• Background: It is unclear whether benzodiazepines increase the risk of suicide. The aim of this study was to test the hypothesis that benzodiazepines are associated with an increased risk of suicide, by comparing psychopharmacological interventions between psychiatric patients who committed suicide and a group of matched controls.Methods: The case group comprised 154 psychiatric patients (101 men, 53 women; age range: 13-96 years) who had committed suicide in orebro County, Sweden. Control psychiatric patients matched by age, sex, and main psychiatric diagnosis were selected for each case. Binary logistic regression was used to calculate odds ratios in unadjusted and adjusted models.Results: Benzodiazepine prescriptions were more common among cases than controls (65/154 [42.2%] versus 43/154 [27.9%], p = 0.009, odds ratio: 1.89 [95% CI: 1.17-3.03]). This association remained significant in a model adjusted for previous suicide attempts and somatic hospitalizations (odds ratio: 1.83 [95% CI: 1.06-3.14]). No statistically significant differences were seen between the groups in the use of any other subtype of psychopharmaceutical agent.Conclusions: These data indicate that benzodiazepine use may increase the risk of suicide. However, this study is limited by the potential for indication bias.
8.
  • Holländare, Fredrik, 1972-, et al. (författare)
  • Are quantity and content of psychiatric interventions associated with suicide? A case-control study of a Swedish sample
  • 2020
  • Ingår i: BMC Psychiatry. - BioMed Central. - 1471-244X. ; 20:1
  • Tidskriftsartikel (refereegranskat)abstract
    • BACKGROUND: Research is required to identify those psychiatric interventions with a protective effect against suicide. The overarching aim of the current study was to examine whether completed suicide in psychiatric patients in a Swedish population was associated with the quantity and nature of previous medical and psychosocial treatment interventions.METHODS: This retrospective case-control study (n = 308) compared a group of deceased psychiatric patients with matched controls. For every case of suicide, a control was found within psychiatry that matched according to sex, age, and primary psychiatric diagnosis. A stepwise forward logistic regression model with suicide as the dependent outcome variable was used.RESULTS: Receiving pharmacotherapy combined with psychotherapy [OR: 0.44 (95% CI: 0.226-0.876), p = 0.019] and a higher number of outpatient visits in psychiatry [OR: 0.99 (95% CI: 0.982-0.999), p = 0.028] were negatively associated with suicide. These associations were still significant after controlling for previous serious suicide attempts and somatic comorbidity.CONCLUSIONS: Frequent visits and pharmacotherapy combined with psychotherapy seem to be important for preventing suicide in psychiatric patients. The reasons for not receiving such therapy are important issues for further study.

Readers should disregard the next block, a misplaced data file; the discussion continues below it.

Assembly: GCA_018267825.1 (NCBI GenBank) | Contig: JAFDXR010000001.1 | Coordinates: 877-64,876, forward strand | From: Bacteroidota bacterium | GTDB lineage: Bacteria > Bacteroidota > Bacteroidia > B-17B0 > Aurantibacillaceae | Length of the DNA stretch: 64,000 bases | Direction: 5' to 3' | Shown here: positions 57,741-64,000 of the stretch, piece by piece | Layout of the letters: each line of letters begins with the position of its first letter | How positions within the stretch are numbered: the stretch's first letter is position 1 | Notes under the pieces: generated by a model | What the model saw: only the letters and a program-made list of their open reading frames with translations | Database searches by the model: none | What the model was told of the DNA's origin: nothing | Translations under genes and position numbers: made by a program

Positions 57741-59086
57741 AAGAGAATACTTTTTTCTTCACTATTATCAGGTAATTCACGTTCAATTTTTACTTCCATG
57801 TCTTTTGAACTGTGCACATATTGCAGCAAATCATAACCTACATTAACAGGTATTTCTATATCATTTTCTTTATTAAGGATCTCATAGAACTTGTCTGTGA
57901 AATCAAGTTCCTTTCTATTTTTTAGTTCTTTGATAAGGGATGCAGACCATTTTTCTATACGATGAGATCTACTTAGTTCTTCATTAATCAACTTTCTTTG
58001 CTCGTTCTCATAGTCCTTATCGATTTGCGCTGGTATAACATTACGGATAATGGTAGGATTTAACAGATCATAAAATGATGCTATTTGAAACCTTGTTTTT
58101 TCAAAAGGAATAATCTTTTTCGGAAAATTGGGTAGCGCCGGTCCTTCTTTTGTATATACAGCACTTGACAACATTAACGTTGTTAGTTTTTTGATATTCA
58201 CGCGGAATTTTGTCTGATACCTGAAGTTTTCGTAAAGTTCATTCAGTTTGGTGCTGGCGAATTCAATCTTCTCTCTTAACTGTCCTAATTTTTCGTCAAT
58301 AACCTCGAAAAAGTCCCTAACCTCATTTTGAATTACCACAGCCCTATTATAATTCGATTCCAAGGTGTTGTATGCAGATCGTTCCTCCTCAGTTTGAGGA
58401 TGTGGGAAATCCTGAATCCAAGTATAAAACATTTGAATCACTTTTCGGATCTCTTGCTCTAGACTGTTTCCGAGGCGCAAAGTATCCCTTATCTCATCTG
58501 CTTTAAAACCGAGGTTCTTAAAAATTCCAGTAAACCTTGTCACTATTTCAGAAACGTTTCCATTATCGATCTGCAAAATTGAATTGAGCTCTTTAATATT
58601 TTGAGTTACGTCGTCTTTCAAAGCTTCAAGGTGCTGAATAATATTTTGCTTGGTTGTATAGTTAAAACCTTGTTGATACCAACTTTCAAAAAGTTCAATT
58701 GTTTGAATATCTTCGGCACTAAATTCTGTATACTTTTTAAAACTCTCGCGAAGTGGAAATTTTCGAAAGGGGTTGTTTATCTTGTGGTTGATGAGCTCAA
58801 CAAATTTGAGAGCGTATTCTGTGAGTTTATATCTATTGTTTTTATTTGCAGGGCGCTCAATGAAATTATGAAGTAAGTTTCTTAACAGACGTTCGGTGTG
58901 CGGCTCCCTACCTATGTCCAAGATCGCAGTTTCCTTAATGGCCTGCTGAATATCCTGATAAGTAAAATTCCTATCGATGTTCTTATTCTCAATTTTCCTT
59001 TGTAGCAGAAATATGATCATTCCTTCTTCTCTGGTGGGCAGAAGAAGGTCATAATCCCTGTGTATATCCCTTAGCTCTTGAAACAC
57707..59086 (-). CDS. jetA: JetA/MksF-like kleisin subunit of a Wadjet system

9.
  • Kellner, Charles H., et al. (författare)
  • "Treatment Resistance" in Electroconvulsive Therapy (ECT) Patients Time to Move On
  • 2019
  • Ingår i: Acta Psychiatrica Scandinavica. - Wiley-Blackwell Publishing Inc.. - 0001-690X. ; 140:5, s. 490-491
  • Tidskriftsartikel (refereegranskat)abstract
    • The concept of "treatment resistance" has become all the rage in depression research. It is used to define populations in research studies and in treatment algorithms as a rationale for moving on from standard antidepressants to other therapies. In such algorithms, electroconvulsive therapy (ECT) is often bundled improperly with less effective neurostimulation-methods and experimental pharmacotherapies.
10.
  • Kronsell, Alexander, et al. (författare)
  • Less memory complaints with reduced stimulus dose during electroconvulsive therapy for depression
  • 2019
  • Ingår i: Journal of Affective Disorders. - Elsevier. - 0165-0327. ; 259, s. 296-301
  • Tidskriftsartikel (refereegranskat)abstract
    • BACKGROUND: Electroconvulsive therapy (ECT) is an effective treatment for depression, but there is risk of cognitive adverse events. This risk has been partially attributed to electrical charge, thus the optimal electrical stimulus dose is still under discussion. The aim of this study was to evaluate how the risk of subjective memory worsening was changed after lowering stimulus dose during ECT for patients with major depression.METHOD: A retrospective register-based intervention study of the effects of reduced electrical charges for patients receiving ECT for depression was conducted. The primary outcome was subjective memory worsening and the secondary outcome change in effect on depressive symptoms.RESULTS: A total of 154 patients were enrolled in the study (High dosage group: n = 57; Lower dosage group: n = 97). Subjective memory worsening after ECT occurred in 44% of patients in the high dosage group and in 25% of patients in the lower dosage group(p = 0.014). There was no significant between-group difference in the anti-depressive effect of ECT.LIMITATIONS: The study was register-based and the two groups were not randomized. A large portion of patients were initially excluded due to missing data in the register. The study lacks a long-term follow up.CONCLUSION: After implementing a change of treatment protocol, that lowered ECT stimulus doses from high to moderate, the occurrence of subjective memory worsening was significantly reduced without compromising treatment results.